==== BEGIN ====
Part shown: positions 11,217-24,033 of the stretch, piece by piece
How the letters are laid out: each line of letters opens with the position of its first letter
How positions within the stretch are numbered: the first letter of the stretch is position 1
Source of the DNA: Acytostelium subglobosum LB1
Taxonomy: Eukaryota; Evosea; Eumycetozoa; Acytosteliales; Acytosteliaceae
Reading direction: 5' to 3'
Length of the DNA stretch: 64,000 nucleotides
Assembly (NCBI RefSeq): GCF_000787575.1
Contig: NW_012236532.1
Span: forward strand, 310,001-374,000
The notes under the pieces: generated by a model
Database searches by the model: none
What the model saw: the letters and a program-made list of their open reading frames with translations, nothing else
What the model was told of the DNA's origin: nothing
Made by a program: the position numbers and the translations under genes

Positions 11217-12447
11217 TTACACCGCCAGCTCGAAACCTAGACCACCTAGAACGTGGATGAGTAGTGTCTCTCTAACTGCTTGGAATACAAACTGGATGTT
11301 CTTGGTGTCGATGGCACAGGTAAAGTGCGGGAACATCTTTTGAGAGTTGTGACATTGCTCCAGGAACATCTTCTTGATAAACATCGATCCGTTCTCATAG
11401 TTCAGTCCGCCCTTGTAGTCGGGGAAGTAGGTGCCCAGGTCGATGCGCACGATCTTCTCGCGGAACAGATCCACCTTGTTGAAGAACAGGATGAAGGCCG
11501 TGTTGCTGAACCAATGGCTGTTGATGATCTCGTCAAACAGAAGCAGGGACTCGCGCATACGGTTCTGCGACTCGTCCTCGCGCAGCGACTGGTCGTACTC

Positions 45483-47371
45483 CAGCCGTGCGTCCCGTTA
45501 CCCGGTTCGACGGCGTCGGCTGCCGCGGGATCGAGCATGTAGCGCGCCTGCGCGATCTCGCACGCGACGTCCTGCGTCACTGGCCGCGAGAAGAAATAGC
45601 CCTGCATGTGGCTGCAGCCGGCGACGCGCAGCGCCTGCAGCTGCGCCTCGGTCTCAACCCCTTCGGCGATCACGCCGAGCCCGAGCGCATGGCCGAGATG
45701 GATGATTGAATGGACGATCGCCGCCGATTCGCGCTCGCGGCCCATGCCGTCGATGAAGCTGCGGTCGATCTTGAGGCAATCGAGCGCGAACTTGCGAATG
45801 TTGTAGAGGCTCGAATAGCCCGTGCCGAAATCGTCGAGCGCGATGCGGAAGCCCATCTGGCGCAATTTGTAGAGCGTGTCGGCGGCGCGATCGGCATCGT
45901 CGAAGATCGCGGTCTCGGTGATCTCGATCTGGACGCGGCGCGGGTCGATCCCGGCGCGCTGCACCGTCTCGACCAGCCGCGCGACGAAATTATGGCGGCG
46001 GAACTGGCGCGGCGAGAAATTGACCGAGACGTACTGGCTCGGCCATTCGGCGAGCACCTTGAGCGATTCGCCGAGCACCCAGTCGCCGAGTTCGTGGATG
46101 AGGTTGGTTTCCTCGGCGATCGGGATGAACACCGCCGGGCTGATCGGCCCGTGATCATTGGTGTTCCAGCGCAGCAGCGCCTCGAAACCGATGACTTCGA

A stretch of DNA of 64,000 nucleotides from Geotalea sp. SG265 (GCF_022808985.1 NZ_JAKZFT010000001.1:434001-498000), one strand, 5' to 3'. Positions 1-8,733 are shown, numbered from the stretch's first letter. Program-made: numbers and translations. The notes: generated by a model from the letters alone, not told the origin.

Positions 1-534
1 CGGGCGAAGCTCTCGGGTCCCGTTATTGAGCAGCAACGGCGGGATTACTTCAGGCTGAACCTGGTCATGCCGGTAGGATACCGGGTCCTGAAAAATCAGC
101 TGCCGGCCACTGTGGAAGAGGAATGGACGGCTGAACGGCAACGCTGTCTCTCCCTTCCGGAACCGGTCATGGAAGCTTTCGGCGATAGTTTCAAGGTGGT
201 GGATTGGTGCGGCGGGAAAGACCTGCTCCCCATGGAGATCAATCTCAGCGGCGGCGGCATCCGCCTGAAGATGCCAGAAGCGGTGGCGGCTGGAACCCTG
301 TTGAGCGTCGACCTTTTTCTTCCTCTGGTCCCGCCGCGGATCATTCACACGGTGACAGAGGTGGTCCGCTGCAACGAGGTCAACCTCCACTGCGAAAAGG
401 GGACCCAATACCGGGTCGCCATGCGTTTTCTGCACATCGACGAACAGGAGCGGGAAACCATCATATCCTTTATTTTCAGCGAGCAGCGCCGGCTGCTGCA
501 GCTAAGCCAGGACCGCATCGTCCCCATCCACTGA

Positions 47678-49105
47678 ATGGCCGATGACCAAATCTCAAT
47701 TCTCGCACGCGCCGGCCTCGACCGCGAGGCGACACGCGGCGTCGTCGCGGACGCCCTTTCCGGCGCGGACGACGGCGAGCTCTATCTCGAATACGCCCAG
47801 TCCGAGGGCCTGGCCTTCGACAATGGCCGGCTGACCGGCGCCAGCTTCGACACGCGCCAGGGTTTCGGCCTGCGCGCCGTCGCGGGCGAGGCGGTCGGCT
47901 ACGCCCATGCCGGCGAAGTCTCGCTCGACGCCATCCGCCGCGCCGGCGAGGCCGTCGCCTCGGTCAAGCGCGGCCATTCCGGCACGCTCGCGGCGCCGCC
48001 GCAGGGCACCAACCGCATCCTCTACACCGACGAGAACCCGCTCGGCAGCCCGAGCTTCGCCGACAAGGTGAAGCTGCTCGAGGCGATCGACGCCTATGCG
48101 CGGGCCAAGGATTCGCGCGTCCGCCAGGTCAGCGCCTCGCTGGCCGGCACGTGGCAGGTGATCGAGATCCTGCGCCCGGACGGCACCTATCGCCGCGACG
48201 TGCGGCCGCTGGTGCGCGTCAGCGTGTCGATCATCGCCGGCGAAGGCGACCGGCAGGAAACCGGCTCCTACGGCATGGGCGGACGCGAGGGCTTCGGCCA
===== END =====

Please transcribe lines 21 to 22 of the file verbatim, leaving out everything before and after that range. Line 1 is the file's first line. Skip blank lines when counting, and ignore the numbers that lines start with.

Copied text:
Positions 45483-47371
45483 CAGCCGTGCGTCCCGTTA